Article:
Webcomics, webcomics, can I say webcomics again? More than literature, and way more than television. That's where I got my representation from as a teenager. Olympus Overdrive, Todd Allison and Petunia Violet, TJ and Amal, The Meek, The Immortal Nadia Greene--those are to name a few of my favorites. They definitely got it right.

What has been your favorite character to create and why?

My favorite character is my main character for my upcoming book, Opal! Yeah, it's pretty conceited, but I enjoyed making her on the superficial and deeper level--on the deep level, her character development went far beyond what I had expected. It made me want to better myself as a person, and brightened my perspective on life. I don't want to go into more detail than that because her growth is a plot point. On a superficial level, she's a black girl with powers that lets her kick ass, she's the hero that everybody needs, she's the chosen one, and she cares little for romance.

Which fictional world would you want to live in and why?

I want to live in my homemade world Athre. Specifically, I want to live in one of its "countries" called Thesan. At dawn and dusk, the sky turns bright blue, and the denizens get to wear flashy jewelry to show off for this twenty minute phenomenon, or use their Light-based powers to do cool stuff; I also wanna increase my chances of having babies with Light-based powers. Then there's the setting--I've always wanted to live in a windy, grassy plain kind of place.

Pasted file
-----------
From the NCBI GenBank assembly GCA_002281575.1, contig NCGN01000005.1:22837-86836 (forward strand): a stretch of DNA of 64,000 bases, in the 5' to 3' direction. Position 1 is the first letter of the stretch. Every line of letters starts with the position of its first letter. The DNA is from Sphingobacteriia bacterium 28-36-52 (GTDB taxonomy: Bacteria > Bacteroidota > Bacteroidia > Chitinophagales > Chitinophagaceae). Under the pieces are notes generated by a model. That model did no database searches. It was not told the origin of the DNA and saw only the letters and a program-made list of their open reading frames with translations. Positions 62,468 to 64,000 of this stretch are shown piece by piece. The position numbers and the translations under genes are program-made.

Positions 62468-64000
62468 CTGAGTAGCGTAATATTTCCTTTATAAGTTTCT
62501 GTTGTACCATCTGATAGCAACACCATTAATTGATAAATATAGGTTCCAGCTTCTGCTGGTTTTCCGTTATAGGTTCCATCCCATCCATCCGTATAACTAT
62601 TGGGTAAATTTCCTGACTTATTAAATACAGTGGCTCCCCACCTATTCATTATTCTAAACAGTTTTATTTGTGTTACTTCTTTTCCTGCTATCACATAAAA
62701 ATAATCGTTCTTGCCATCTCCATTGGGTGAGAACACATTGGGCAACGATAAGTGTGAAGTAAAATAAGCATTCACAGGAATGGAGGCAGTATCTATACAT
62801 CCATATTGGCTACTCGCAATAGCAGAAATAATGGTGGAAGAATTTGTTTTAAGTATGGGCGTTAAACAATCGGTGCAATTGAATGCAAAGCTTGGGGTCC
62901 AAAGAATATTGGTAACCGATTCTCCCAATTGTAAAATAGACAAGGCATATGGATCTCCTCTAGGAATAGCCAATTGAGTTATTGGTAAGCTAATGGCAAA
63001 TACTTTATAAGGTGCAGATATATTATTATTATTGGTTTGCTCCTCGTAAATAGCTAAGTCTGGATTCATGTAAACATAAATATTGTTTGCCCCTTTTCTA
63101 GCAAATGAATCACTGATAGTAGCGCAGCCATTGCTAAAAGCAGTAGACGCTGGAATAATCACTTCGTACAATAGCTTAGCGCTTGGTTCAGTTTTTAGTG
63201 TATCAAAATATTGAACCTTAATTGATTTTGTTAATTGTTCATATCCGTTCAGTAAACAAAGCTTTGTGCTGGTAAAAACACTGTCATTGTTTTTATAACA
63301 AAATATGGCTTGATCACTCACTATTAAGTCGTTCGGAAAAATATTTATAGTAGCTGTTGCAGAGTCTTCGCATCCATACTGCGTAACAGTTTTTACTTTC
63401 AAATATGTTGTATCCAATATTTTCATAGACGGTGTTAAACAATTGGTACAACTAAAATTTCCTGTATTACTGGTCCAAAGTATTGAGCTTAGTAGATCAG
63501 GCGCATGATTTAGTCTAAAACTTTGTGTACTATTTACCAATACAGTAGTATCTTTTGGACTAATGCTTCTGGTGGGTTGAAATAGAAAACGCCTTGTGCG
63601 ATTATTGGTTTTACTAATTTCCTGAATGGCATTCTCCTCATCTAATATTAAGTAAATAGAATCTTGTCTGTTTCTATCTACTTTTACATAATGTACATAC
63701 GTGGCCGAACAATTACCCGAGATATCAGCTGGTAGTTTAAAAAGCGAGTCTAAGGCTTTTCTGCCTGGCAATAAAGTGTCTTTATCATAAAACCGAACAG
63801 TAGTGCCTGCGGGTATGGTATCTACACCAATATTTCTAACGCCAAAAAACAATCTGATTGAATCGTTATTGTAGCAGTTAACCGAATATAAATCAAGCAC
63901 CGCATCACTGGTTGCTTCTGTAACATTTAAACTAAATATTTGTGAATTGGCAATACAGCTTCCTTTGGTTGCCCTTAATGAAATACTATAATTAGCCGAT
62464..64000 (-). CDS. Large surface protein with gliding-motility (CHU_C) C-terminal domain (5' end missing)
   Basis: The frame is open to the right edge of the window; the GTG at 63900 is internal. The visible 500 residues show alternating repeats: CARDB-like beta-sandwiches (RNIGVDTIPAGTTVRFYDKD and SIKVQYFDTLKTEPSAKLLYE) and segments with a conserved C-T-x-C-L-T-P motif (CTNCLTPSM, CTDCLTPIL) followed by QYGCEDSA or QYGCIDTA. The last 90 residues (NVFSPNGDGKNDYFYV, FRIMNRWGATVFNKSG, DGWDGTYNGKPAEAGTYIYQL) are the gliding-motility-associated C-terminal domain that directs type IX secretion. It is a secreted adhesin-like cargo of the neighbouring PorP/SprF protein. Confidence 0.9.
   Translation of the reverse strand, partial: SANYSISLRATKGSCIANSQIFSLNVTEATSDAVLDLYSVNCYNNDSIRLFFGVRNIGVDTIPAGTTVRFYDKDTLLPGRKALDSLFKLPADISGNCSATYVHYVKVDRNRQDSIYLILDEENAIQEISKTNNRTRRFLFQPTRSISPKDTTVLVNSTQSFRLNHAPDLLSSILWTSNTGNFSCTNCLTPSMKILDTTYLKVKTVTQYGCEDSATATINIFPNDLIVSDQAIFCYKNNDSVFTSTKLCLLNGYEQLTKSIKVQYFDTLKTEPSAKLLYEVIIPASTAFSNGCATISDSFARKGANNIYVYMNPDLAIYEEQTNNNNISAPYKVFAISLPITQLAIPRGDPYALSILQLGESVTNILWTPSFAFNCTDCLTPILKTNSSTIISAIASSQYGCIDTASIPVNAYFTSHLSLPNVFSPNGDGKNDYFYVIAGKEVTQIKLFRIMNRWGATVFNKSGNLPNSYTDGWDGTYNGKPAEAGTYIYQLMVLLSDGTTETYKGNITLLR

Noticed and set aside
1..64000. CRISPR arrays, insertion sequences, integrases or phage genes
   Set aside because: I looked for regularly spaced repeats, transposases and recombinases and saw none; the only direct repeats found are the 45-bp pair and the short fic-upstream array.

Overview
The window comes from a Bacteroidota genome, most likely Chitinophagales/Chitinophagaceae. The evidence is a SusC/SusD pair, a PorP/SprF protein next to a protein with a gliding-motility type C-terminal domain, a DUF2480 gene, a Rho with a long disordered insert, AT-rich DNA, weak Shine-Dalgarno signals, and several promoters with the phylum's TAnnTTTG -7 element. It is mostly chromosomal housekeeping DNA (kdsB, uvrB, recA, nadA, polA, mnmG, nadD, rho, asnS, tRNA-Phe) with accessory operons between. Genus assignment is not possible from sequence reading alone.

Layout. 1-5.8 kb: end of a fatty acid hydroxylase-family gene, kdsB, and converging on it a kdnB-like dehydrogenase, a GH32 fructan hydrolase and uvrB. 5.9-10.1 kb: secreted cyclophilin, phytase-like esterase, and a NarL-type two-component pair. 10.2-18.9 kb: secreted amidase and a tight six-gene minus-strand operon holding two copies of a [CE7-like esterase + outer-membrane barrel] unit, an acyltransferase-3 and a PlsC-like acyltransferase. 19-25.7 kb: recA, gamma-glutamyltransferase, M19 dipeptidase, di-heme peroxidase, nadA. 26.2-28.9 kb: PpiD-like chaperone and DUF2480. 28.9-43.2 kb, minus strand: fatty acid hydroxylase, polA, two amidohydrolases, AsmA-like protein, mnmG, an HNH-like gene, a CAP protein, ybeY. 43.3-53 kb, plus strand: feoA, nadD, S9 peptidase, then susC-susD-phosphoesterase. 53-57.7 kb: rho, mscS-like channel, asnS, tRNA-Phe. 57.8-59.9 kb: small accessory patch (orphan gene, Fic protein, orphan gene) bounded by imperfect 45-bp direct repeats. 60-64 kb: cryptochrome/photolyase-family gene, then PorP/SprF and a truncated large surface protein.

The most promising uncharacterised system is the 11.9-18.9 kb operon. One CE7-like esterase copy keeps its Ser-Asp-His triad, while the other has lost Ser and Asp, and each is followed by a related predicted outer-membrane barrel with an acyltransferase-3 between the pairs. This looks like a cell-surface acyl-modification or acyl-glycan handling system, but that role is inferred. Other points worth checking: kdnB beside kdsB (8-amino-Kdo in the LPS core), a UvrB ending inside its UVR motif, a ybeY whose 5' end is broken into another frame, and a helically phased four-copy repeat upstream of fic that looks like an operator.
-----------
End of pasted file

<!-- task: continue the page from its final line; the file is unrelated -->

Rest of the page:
Who is your favorite Book Bae?

That changes on a monthly basis, but I gotta go with Octavia Butler. Her writing style is suave while also nitty-gritty. She's also the first black female author that has sci-fi stories featuring black women--I was blown away by Kindred.

If you can have any superpower or supernatural ability, what would it be and why?

The power of invisibility. There's so much power you have with invisibility, you can sneak around, avoid certain people at school, get away with sketchy stuff--these might be getting too negative. On the optimistic side, I can always get away with scaring my friends.

What sites would you recommend for those trying to educate themselves better on the conversation about diversity in books and media?

On Tumblr, there are many blogs dedicated to representation in books and media, definitely #diverseSFF on twitter, Black Girls are Magic Lit Magazine on twitter, and the website For Harriet, which has a wide variety of topics about social issues surrounding black women, and includes articles on diversity in books and media.

What type of advice can you give to those starting out?

Set aside a lot of time to write, incorporate it into your daily schedules. Most importantly, take care of yourselves and do not neglect your bodily needs.

Finally, where can folks go for updates, and to learn more about your projects going on?

My tumblr account: A Charmed Life.

Wattpad Account
Tablo Account
Tweet me @charmedcastor

I'm the nerdy, introverted writer from Brooklyn who loves biochemistry, neo-soul music, and video games, Miri Castor! I'm the author of the upcoming novel Opal Charm: The Path to Dawn, a YA sci-fi/fantasy story, coming out Winter of 2015-2016.